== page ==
Circulation of Motion Pictures and Video Productions: An Interpretation of the Library Bill of Rights
As more libraries add motion pictures and video productions to their collections, the question of circulating to minors commercial motion pictures and video productions with an MPAA rating code has been raised. Since most librarians and the public at large do not understand that the Motion Picture Association of America ratings have no standing in law and that the ratings are designed only to inform parents and theater owners of the content of motion pictures and video productions, the Intellectual Freedom Committee of the American Library Association wishes to inform people facing the problem of the following issues involved in the situation.
The following information has been provided by ALA Counsel Mary hutchings Reed of Sidley & Austin.
1. In one noteworthy case, a federal judge struck down a municipal ordinance that made it a crime to admit minors to "R" or "X" rated movies without their parents or guardians. Engdahl v. City of Kenosha, 317 F. Supp. 1122 (E.D. Wis. 1970). The court held the law unconstitutional because the MPAA's standards were too vague to enforce criminally and did not match the Supreme Court's guidelines for deciding what is obscene to minors.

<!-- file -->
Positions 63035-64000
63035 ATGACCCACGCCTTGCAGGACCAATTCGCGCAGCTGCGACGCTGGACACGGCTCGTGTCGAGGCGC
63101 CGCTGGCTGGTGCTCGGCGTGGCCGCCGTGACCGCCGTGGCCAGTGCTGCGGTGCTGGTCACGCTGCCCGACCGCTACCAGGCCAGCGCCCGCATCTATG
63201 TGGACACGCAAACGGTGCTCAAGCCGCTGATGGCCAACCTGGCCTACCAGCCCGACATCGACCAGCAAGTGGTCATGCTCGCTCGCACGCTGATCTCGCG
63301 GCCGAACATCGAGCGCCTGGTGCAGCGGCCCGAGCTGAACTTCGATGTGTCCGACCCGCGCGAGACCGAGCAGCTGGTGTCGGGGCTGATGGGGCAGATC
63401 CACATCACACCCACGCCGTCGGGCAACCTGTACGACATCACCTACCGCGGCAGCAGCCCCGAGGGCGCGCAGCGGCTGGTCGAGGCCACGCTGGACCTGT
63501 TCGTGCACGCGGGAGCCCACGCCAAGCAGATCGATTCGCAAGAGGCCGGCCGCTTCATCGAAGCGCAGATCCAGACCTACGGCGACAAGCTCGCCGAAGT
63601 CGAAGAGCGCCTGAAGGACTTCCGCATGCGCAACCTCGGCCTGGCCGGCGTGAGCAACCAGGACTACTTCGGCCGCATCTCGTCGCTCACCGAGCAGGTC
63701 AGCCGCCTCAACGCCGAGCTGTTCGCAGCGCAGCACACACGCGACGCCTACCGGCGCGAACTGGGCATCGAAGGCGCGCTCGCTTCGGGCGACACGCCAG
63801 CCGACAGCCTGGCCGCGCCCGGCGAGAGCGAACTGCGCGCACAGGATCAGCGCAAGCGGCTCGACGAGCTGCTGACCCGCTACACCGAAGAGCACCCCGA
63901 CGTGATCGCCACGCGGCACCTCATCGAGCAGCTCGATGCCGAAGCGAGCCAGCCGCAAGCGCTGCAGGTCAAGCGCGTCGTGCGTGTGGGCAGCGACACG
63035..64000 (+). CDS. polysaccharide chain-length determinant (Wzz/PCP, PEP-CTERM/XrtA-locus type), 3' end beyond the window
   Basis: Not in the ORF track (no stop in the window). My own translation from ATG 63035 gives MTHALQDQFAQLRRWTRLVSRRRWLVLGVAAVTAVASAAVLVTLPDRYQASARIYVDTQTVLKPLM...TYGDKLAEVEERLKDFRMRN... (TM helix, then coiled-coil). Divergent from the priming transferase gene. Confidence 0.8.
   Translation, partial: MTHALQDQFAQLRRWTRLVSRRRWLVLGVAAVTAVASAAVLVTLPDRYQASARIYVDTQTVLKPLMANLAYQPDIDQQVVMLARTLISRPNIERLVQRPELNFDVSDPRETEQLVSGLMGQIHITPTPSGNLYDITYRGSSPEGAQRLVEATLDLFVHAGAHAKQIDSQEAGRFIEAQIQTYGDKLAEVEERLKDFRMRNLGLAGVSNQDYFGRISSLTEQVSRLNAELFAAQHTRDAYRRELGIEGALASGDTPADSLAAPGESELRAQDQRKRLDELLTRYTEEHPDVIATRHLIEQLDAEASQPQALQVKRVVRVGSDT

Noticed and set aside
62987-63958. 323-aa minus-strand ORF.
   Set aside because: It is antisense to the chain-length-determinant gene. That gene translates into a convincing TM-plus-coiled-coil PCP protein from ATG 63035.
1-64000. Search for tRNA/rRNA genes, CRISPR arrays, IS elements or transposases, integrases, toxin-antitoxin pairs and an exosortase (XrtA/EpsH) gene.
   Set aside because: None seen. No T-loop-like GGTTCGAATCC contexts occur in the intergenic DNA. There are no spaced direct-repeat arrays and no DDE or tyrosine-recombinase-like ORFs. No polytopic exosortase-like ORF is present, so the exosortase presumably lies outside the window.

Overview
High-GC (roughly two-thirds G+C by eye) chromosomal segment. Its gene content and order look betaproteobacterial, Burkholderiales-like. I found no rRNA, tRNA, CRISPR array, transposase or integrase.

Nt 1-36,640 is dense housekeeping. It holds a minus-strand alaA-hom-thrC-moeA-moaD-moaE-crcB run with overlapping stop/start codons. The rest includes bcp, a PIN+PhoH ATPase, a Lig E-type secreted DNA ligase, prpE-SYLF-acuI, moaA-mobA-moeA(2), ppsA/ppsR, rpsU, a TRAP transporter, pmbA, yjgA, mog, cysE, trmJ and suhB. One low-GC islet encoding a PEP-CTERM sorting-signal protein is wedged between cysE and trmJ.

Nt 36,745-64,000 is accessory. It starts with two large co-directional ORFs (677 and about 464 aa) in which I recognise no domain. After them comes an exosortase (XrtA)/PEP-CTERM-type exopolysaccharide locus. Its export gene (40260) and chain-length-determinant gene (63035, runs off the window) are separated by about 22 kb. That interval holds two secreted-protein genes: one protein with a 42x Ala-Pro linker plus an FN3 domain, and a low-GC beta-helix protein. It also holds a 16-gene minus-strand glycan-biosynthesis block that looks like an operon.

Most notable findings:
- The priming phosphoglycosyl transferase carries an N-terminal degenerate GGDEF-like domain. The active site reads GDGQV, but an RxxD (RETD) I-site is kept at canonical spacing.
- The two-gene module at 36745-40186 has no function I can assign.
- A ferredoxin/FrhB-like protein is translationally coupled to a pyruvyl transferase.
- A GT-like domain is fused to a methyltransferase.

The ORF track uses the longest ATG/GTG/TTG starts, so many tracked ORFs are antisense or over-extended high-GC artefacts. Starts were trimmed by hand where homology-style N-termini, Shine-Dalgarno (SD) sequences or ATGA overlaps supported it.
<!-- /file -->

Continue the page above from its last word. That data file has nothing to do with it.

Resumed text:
2. In addition, the court ruled that the government could not delegate to a private party like the MPAA the power to set the standards for criminal conduct.
3. ...however, "access to minor" statutes in some states may prohibit libraries from loaning certain motion pictures and video productions to minors. The Supreme Court has ruled that states may legitimately deny minors access to materials that are constitutionally available to adults, Ginsberg v. New York, 390 U.S. 629 (1968), and most states have enacted access to minor statutes that implement this double standard.
The great majority of statutes specifically exempt libraries or other "educational" activities from this coverage, but statutes in Mississippi, for example, do not. Libraries in those states should be aware that they could face prosecution for lending to minors a motion picture or video production that they could legally have lent to an adult. …